— Mark Heyward, The Jakarta Post
Another must read special from Ian Burnet, pulling together the work of Darwin, Wallace and Banks in an informative and beautfully illustrated book ...
Burnet carefully allows the words of the main characters to tell the tale whilst writing the the linking explanatory pieces in clear understated style ..
His sympathies clearly lie with Wallace - who had reached much the same conclusions as Darwin on evolution but was overshadowed by the publication of ‘Origin of Species’ ...
But it is not a story of heroes and villians - just three scientists travelling to the ends of the Earth and trying to explain, what to them looked un-explainable. Very clear, very concise, very good writing.

— Rob Wallace, Amazon Book Review
On every page of ‘Where Australia Collides with Asia’ the reader is embarking on yet another adventure - whether it be to the isolated Galapogas Islands, upriver on the wild Amazon,
to the Land Down Under, to the deep interior of Borneo, to the remote islands of the Banda Sea or across the Argentinian pampas while discovering surprising new worlds of landforms, animal and plant life and races of people. One can sense the author’s excitement and his desire to infect others with his love of nature.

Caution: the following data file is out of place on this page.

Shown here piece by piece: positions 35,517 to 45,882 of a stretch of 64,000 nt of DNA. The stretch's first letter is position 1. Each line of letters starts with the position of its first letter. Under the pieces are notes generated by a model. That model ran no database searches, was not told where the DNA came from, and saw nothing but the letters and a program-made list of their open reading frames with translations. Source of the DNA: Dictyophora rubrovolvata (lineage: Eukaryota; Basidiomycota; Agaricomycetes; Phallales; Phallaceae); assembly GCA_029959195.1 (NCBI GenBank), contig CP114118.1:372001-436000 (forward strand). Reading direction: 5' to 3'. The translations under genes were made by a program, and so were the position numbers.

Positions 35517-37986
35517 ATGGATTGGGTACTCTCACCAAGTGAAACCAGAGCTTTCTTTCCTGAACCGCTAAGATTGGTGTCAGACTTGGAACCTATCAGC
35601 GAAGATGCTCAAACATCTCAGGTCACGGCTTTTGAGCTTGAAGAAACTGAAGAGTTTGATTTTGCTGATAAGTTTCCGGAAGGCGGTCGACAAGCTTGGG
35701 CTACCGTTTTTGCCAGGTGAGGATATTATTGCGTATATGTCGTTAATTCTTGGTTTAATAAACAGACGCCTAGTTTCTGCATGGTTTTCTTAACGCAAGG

Burnet has a knack for revealing the most beguiling personality traits and idiosyncrasies of historical figures - the vanity of scientist Joseph Banks, the puritanism of botanical artist Sydney Parkinson, Darwin’s inordinate predilection for cataloging exotic insects and Wallace’s good nature and unbreakable fortitude even under the most trying circumstances.
The frequent quotes from the journals and letters of the main characters enable us to peer inside the minds of these great scientists to learn of their innermost doubts, jealousies, prejudices and secret pleasures. But above all this is an explorer’s book about the adventures of intrepid men with ample doses of science, anthropology and natural history thrown in for good measure.

— Bill Dalton, The Bali Advertiser

Watch this amazing animation of the voyage of Continent Australia after it breaks off from Antartica and Gondwanaland. Created by Sabin Zahirovic, School of Geosciences, University of Sydney